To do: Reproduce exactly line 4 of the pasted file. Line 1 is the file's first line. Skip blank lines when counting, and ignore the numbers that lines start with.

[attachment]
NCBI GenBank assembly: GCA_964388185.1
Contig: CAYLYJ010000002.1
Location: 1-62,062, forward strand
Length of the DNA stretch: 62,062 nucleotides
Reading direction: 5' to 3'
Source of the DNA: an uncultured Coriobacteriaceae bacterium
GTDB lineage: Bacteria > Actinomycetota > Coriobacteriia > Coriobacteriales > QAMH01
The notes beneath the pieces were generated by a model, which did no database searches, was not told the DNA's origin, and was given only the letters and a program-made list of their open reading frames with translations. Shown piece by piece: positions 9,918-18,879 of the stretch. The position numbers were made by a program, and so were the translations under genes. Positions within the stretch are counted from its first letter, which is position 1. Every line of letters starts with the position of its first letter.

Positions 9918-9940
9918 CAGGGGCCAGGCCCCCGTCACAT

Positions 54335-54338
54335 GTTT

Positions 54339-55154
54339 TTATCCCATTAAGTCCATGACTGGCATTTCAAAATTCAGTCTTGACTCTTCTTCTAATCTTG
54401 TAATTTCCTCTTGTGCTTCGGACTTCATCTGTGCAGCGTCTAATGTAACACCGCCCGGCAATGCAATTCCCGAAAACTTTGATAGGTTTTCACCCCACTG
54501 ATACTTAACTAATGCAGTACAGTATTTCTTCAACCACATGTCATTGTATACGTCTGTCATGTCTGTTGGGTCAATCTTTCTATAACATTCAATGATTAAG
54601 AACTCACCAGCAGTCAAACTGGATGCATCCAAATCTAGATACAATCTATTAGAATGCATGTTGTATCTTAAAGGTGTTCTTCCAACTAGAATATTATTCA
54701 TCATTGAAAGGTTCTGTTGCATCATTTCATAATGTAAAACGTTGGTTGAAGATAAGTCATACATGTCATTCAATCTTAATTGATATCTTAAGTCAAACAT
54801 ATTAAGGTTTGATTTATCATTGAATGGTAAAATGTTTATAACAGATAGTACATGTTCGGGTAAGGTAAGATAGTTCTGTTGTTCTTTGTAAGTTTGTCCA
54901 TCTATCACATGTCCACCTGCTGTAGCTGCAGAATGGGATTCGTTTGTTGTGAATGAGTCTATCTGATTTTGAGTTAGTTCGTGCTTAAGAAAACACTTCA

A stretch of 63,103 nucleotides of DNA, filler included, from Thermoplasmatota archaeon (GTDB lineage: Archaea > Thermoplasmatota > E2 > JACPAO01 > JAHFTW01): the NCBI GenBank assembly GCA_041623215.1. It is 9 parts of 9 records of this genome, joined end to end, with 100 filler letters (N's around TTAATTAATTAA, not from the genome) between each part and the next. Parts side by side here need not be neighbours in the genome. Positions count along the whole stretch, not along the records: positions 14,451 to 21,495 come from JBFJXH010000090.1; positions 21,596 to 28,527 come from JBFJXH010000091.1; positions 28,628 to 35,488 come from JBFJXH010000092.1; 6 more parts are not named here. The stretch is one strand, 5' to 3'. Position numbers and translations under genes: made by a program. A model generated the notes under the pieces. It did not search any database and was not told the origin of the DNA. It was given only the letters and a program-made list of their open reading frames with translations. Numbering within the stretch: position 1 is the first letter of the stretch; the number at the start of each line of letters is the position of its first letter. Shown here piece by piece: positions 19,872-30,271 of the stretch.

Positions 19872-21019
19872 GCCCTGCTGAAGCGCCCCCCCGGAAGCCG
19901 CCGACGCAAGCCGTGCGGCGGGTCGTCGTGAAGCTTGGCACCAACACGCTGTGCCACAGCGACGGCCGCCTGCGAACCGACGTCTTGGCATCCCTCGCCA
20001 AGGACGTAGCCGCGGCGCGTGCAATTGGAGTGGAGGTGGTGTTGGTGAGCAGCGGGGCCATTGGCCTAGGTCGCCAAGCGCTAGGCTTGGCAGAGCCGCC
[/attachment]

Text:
Length of the DNA stretch: 62,062 nucleotides